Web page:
Frank Turner - The Second Three Years

Folk punk troubadour Frank Turner follows up last year’s well-received England Keep My Bones with this second retrospective collection of b-sides and rarities. Turner may have only come to many people’s attention with that last album but his solo career already spans many years, plus a tour of duty in the now defunct punk outfit, Million Dead. A longstanding adherence to living on the road, playing shows wherever and whenever he could has won him a groundswell of fan support, leading to a date at Wembley Arena this spring.

There have been minor spats in the past when commentators have attempted to present a disconnect between Turner’s current folk everyman shtick and a perceived pampered upbringing that involved been schooled at Eton. This is more distraction than anything else, with what you are being of more import than where you’ve come from. To anyone familiar with his previous releases, these issues fade away on listening to the music. There’s a welcome sense of the genuine in his songs that reveal an artist wishing to convey both music and something beyond platitudes and cliche, the folk styling to his work as much a template as those who choose to work in rap or heavy metal. There are adventurous forays into punkier territory but these are simply welcome diversions. Simply put, we are dealing with an artist confident in their music and what he wants to say. The fact that this feels counter to much of what is part of the contemporary music scene says much more about his peers than it does about Turner.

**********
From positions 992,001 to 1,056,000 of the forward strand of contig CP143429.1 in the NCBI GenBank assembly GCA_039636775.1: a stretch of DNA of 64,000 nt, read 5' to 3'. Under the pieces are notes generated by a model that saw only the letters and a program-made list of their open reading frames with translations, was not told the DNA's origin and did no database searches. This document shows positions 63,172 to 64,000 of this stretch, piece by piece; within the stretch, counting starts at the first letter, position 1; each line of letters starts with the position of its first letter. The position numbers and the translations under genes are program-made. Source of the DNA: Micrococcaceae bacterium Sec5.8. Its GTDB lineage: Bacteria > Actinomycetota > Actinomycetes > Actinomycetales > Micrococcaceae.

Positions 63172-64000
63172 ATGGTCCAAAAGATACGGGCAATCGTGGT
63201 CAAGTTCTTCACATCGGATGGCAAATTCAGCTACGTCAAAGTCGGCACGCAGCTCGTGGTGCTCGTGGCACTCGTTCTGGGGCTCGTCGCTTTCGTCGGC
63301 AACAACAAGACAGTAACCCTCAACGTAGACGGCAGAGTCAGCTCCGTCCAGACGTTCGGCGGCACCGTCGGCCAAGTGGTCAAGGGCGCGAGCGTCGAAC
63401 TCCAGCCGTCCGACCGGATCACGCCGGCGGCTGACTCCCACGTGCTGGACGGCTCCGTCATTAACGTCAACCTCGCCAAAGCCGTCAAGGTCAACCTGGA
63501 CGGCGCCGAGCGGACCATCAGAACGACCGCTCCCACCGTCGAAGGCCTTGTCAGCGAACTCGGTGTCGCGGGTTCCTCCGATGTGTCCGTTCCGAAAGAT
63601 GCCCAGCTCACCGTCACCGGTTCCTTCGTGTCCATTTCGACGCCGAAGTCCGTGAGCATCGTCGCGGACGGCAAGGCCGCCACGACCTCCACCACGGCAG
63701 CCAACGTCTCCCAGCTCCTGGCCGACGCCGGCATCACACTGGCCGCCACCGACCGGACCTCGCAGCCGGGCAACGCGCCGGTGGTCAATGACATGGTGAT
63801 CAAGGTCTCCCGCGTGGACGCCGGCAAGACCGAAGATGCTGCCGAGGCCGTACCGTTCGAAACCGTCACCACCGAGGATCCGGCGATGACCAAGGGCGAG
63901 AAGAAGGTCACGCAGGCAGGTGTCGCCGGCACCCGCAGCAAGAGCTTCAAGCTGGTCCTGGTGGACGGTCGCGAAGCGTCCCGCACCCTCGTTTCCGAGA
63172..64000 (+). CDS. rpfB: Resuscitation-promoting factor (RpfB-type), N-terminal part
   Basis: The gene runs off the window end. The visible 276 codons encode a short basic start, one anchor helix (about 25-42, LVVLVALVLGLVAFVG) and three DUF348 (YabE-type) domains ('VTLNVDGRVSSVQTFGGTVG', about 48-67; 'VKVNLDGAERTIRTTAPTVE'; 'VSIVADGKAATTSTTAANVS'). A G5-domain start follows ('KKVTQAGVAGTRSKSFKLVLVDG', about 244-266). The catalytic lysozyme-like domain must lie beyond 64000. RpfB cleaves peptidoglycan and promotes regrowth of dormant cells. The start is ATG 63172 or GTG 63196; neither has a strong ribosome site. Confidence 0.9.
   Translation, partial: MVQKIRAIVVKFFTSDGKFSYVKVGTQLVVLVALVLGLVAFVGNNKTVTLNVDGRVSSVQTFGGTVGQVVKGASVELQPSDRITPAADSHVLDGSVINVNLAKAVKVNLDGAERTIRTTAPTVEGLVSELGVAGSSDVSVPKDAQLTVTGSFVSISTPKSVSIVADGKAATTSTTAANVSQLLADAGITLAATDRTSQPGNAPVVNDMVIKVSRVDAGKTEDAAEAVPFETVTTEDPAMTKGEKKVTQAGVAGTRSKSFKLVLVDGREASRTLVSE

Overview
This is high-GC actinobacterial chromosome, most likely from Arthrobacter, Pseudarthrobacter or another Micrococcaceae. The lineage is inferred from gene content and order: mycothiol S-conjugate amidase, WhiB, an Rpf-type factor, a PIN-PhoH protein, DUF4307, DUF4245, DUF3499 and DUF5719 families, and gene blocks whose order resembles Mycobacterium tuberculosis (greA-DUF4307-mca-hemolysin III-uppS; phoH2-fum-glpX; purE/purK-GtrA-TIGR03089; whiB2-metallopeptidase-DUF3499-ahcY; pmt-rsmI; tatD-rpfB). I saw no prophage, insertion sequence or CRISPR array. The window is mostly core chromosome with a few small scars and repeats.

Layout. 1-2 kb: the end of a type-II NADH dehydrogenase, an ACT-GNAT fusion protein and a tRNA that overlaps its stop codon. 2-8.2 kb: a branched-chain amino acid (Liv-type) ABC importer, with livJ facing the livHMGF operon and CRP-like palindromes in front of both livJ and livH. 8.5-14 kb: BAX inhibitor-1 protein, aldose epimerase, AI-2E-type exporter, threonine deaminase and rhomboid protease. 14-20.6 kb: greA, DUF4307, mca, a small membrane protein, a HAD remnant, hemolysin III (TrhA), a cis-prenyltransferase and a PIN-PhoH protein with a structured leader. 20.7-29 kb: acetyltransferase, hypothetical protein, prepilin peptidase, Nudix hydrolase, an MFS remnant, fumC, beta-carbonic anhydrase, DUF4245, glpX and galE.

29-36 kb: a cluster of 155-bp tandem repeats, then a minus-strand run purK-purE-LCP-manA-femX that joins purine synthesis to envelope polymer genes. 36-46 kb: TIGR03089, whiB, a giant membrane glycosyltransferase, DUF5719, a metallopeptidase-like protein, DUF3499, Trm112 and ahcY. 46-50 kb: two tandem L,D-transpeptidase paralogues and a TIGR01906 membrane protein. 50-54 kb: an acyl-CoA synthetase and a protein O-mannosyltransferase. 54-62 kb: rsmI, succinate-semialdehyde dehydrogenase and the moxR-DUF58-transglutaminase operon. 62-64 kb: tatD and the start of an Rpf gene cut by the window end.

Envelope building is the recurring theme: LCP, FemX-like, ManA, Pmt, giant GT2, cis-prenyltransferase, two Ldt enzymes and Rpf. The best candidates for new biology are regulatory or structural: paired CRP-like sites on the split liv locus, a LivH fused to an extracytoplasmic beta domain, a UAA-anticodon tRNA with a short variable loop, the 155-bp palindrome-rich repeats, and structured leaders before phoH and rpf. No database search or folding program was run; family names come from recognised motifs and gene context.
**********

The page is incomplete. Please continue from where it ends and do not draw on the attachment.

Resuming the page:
This isn’t a full studio album and pointedly can be seen to be, in part, a collection of musical curiosities that mark his progress over the last few years. The imp of the perverse leads Turner into the potentially dubious territory of cover versions. Again, the sense of the genuine quickly comes to the fore with honest, impassioned interpretations of songs from a disparate range of artists including The Foundations’ 'Build Me Up Buttercup', Springsteen’s 'Thunder Road', Nirvana’s 'On a Plain' and, take a deep breath, Take That’s 'The Greatest Day'. It’s only with album closer, Wham’s 'Last Christmas' does Turner perhaps stretch to a cover too far.

If, in releasing this collection, this allows Turner to clear out the cupboards and continue of his own, very personal musical course, then we can only await his next album with great expectations.



out of 10

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